Thursday, October 14, 2004

JB15763-Rob #13: Where we go from here 

(15763) Jason BeDuhn [Thu Oct 14, 2004 12:48 pm] (Re: John 8:58: Rob #13: Where we go from here) [Jason #13]


I find your response utterly unacceptable. Given the call from our readers now for an opportunity to make comments and questions, and the constraints of my timetable, which require me to be away most of next month, there is no place for you to introduce a set of new arguments in such a fashion that I would be excluded from responding to them. You list at length criticisms I have made of your position very early in our exchange three months ago, and pointed out that you have not yet responded to them. You have had every opportunity to do so, but have failed to avail yourself of it. After my challenges to your misrepresentation of the grammars in the first half of September, there was a three week hiatus before you responded, during which you obviously were deciding your priorities for proceeding. At that time, you neither responded to my demonstration of past misuse of the evidence, nor progressed to these other issues you now seem to find so important, but tried to yet another scheme to set aside the PPA that involved the same sort of misrepresentation. This one more example was quite frankly the straw that broke the camel's back for me, and since you refused to accept correction on this problem in the past, I could scarcely see the point in drawing up yet anothe rlong list of faults in your presentation when I had no confidence that we were playing by the same rules.

You write:

There is no "climate of recrimination against" you, Jason. I simply p ointed out that your personal comments about me were "insulting and unjustified." In fact, I made of point of saying that I would not return insult in kind by questioning your integrity or good faith.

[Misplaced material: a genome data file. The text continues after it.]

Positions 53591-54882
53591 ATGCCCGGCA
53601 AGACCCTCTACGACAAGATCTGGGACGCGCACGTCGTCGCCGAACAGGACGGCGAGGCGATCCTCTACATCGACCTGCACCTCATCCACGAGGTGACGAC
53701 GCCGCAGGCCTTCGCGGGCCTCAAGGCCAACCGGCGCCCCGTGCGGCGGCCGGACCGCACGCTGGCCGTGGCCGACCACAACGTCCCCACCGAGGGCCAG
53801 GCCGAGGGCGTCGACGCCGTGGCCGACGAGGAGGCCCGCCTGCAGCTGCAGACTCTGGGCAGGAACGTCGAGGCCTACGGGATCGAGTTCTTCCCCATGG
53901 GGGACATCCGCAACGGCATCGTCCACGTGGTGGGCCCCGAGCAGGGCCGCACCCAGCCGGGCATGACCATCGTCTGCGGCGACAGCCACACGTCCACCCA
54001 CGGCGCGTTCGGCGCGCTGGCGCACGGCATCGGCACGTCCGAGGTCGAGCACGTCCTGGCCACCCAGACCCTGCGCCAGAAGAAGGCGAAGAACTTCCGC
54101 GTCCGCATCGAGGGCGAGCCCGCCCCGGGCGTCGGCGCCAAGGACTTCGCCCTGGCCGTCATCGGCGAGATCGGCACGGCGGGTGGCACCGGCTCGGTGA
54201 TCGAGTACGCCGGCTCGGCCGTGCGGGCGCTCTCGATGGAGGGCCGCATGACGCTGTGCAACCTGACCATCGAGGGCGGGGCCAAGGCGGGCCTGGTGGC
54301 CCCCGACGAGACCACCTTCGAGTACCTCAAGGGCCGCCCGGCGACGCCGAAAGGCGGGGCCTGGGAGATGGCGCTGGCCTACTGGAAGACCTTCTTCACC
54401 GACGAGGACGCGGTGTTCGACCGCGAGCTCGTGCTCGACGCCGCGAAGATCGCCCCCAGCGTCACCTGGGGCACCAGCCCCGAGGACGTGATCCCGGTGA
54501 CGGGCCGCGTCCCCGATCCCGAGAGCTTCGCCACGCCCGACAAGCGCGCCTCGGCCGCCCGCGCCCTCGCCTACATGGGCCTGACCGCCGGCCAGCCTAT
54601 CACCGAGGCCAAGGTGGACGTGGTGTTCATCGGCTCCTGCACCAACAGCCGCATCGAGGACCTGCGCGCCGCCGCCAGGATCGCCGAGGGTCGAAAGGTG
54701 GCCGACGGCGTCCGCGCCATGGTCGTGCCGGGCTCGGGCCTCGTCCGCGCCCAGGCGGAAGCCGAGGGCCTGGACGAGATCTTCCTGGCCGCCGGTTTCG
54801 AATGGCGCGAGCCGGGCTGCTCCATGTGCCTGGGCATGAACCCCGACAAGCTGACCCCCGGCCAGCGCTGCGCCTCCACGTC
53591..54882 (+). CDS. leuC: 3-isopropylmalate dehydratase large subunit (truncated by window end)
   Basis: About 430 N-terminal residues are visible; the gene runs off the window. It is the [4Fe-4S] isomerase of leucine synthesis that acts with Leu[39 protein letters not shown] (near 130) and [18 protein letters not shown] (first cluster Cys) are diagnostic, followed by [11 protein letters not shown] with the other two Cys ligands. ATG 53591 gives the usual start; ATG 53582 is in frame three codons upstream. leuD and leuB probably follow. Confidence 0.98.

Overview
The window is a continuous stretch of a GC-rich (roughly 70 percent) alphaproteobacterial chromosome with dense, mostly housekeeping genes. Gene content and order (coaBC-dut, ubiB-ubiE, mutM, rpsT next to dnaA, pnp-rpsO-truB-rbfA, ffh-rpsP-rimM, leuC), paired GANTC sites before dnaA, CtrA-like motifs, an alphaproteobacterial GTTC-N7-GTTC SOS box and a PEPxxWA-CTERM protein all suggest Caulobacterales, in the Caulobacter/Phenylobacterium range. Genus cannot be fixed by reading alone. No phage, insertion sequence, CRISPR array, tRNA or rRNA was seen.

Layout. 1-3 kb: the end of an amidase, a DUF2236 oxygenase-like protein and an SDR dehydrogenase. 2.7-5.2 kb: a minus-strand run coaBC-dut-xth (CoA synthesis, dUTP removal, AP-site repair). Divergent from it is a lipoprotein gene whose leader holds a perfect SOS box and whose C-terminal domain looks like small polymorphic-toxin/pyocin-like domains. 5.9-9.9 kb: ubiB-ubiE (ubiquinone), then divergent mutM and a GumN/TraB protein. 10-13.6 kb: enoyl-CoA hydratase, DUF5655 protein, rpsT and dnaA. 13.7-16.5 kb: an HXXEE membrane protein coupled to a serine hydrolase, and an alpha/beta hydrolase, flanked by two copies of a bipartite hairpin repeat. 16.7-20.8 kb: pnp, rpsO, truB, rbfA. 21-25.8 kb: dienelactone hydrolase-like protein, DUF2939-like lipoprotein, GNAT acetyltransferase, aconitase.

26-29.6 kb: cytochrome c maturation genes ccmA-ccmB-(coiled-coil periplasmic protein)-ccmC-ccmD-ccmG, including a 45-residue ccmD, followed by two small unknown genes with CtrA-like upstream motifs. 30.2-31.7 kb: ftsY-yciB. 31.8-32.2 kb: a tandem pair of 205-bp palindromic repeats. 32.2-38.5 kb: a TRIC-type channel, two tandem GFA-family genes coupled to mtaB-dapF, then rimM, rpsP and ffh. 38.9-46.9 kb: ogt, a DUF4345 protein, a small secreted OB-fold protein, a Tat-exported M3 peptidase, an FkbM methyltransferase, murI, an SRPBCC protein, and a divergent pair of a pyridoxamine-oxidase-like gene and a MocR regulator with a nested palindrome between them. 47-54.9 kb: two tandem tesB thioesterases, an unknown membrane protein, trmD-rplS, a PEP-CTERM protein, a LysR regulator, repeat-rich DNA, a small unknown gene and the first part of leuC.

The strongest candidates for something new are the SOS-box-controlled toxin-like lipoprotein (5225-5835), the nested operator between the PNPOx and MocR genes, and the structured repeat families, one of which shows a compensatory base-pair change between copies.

The latter was simply a rhetorical ploy, as we both know. In fact by claiming that I was engaged in "ad hominem" argument, which I was not, and describing my remarks as "insulting," you are attempting to establish this climate of recrimination, to somehow put the onus on me for spoiling the party by pointing out the misleading nature of your handling of the sources, and finally to avoid the issue of misconduct altogether. I must tell you that this bullying tactic won't work on me. The recrimination to which I referred is precisely your attempt to dismiss my valid and objective detection of misuse of evidence as "ad hominem." I have demonstrated a consistent pattern of abuse of the sources that leads to the conclusion that you are, for whatever reason, not abiding by recognizable standards of accurate representation. Perhaps I need a bigger thesaurus to find additional ways to convey this point about your conduct in this debate. But I doubt that any way of expressing it would avoid your misconstrual of it as "ad hominem." I have commented not on who you are, but what you have done, and criticized it, as indeed it is, as outrageous. I also find absurd your claim that by identifying you as an apologist I am engaging in "ad hominem." Rob, you self identify as an apologist. Your assertion that an apologist shares the same values in scholarship as an academic historian is quite simply nonsense. An apologist, by definition, is a defender of truths he considers already established and irrefutable. All of an apologist's "scholarship" is shaped by the goal of finding new and better ways to defend what he already takes to be true. An apologist can abandon a line of argument as unsuccessful, but only to be replaced by a stronger argument for the same position. I won't pretend that there aren't hundreds of scholars who claim to be academics who are really in their methods apologists. But that makes them bad academics. An academic must be prepared to follow the facts wherever they lead, as I do. You attempt to further cast aspersions on me by claiming that my book has "an agenda." I spell it all out in the book. The types of passages and terminological issues I selected for that book are precisely where there is theological investment and controversy, because that is where the pressure is greatest on translators to read the original in line with their beliefs, rather than what the Greek actually says. My "agenda" is historical accuracy; but that is not what you mean by the word. Once again, you misrepresent material in front of you to our readers. You say nothing of my high rating of the NAB, put out by Trinitarians. You say nothing of my criticism of the NWT on gender language. You dismiss as trivial the serious defect of most Old Testaments regarding the name of God in order to skew my equal criticism of them and the NWT on this issue.